"Beneath a surface of entertainment, texts can present powerful social commentaries.
Intertextuality plays an integral role in the understanding and perception of a text. The attitudes that the viewer's hold on the social commentaries are formed in part by the context that the author creates but also from their own context in the form of past experiences and knowledge of other texts. The feature documentary When We Were Kings directed by Leon Gast is set in 1974 and deals with the lead up to and actual fight between Muhammad Ali and George Foreman, this is widely known as the greatest fight of all time. Gast utilises a number of techniques such as structure, juxta positioning, shot construction and symbolism in order to convey to the viewer the social commentaries of that time and also to position the viewer to fell a certain way towards them. The social commentaries found in Leon Gast's When We Were Kings are identity, freedom, growth, religion and individuality. Through readings and viewing of other texts such as the movies Ali and Remember the Titans and the lyrics of the song "When We Were Kings" viewers are able to form or reinforce positive attitudes upon the social commentaries of individuality, growth, freedom and individuality.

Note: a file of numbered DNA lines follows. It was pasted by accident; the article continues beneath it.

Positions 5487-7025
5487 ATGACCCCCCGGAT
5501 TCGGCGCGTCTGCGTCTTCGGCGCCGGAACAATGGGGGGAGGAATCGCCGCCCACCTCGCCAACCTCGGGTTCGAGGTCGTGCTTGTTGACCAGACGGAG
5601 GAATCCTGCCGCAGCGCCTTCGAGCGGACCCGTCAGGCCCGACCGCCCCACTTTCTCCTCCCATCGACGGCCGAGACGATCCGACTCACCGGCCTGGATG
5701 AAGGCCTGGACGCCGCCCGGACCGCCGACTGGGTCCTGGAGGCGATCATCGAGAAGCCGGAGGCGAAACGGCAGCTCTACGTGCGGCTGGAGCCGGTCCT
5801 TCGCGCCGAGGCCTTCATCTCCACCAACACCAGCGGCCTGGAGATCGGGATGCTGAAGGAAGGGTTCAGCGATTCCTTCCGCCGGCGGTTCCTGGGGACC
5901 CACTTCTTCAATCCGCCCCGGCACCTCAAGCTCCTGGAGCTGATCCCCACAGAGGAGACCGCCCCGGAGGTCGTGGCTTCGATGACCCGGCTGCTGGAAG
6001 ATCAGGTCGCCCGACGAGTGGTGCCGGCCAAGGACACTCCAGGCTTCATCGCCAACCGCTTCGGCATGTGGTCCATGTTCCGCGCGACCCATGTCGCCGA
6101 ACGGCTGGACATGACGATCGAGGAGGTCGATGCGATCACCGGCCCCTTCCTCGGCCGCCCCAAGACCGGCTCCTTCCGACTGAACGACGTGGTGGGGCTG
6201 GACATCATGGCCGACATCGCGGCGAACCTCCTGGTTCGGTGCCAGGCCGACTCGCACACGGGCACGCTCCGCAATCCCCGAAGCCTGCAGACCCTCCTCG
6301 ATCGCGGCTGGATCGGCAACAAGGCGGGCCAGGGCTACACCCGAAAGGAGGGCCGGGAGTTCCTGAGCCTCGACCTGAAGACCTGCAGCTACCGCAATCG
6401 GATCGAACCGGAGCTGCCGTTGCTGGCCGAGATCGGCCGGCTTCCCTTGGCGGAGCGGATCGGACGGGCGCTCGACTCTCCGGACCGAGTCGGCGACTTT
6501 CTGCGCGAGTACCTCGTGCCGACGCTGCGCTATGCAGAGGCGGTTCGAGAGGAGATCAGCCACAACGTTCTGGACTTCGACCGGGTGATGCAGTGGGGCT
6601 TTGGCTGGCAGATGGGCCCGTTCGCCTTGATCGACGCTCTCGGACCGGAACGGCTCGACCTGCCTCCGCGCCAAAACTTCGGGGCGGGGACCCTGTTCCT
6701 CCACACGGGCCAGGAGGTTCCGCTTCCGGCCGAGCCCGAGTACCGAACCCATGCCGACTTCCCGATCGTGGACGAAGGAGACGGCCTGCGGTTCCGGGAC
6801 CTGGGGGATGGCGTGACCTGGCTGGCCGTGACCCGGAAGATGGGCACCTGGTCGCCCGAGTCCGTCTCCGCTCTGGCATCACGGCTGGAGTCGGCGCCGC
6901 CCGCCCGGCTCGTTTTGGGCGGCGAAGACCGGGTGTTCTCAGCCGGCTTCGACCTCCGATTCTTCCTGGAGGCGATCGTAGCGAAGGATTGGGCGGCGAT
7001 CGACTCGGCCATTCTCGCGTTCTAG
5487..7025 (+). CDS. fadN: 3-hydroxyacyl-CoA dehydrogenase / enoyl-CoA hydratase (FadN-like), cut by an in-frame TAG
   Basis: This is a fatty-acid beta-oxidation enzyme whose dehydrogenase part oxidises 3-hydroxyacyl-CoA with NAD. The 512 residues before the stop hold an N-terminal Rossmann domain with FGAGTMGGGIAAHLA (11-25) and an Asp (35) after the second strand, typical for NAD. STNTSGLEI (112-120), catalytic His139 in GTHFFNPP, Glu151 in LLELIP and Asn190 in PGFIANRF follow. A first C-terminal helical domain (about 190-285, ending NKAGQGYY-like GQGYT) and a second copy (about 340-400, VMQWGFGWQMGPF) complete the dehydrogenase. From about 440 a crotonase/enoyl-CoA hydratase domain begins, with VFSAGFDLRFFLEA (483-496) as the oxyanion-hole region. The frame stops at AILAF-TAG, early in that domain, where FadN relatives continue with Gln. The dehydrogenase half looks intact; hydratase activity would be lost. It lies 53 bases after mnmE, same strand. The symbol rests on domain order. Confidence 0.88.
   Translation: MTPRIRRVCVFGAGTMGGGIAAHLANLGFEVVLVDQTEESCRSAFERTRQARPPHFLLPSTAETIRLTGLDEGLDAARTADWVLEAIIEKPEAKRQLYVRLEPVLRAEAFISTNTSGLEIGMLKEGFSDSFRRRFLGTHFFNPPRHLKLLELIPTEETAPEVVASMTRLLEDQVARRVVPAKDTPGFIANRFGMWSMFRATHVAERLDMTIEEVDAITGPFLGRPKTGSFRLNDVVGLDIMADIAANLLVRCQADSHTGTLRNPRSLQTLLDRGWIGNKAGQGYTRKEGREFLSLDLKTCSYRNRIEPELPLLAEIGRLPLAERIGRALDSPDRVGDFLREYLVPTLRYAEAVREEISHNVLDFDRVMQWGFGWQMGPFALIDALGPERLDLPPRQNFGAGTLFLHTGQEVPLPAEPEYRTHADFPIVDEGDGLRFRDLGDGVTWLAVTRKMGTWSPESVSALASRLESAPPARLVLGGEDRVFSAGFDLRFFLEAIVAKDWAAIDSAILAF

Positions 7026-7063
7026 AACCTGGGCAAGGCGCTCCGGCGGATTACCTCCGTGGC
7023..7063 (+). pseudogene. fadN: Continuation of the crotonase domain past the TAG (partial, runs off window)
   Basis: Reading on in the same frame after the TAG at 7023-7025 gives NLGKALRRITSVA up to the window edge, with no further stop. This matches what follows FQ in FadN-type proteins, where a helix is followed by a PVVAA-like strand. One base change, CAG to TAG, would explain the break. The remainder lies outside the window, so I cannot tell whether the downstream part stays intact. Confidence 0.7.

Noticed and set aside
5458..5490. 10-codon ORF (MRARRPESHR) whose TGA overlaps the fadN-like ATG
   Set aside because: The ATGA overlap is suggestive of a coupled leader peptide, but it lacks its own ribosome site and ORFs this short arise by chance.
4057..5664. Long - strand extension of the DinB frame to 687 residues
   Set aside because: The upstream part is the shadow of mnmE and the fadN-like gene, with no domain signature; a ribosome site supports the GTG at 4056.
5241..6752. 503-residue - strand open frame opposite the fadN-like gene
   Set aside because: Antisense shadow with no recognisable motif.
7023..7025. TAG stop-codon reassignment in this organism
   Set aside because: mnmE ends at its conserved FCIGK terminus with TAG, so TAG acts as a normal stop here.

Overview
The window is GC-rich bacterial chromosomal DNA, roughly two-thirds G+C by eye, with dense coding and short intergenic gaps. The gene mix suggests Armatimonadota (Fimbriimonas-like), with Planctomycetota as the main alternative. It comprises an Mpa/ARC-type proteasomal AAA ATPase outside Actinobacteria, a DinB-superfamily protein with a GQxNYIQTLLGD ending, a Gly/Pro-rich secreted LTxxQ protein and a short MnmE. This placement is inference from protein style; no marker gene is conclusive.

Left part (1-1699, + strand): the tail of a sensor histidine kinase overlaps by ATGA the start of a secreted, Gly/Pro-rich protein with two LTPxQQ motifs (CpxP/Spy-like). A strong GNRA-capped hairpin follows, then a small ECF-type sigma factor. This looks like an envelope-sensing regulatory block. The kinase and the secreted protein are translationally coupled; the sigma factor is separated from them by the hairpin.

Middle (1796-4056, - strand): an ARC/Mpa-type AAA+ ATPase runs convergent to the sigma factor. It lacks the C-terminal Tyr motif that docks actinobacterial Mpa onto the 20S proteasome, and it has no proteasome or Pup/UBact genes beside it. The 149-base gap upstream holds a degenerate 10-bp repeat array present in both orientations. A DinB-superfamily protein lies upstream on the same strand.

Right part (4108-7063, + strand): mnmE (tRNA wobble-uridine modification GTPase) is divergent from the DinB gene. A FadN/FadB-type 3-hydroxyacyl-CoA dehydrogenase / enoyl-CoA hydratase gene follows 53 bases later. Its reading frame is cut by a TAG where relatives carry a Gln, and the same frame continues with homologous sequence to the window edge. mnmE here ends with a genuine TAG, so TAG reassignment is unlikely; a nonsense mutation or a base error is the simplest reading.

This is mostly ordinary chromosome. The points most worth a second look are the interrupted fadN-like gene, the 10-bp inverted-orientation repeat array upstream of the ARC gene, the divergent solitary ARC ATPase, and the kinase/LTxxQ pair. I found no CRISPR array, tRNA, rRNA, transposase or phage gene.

Identity is one of the most predominant social commentaries or issues that is conveyed by Leon Gast in his feature documentary When We Were Kings. The social commentary of identity is particularly relevant to black identity and the re-discovery of black African American culture. Leon Gast has conveyed this social commentary through the symbolism of the drum and montage. A predominant example of Gast utilising montage is when Muhammad Ali and soulful jazz music are juxta positioned by persecution and chaos in Zaire and the Ku Klux Klan. Finally an example of Gast conveying the social commentary Identity would be through the usage of the technique symbolism in regards to the drum.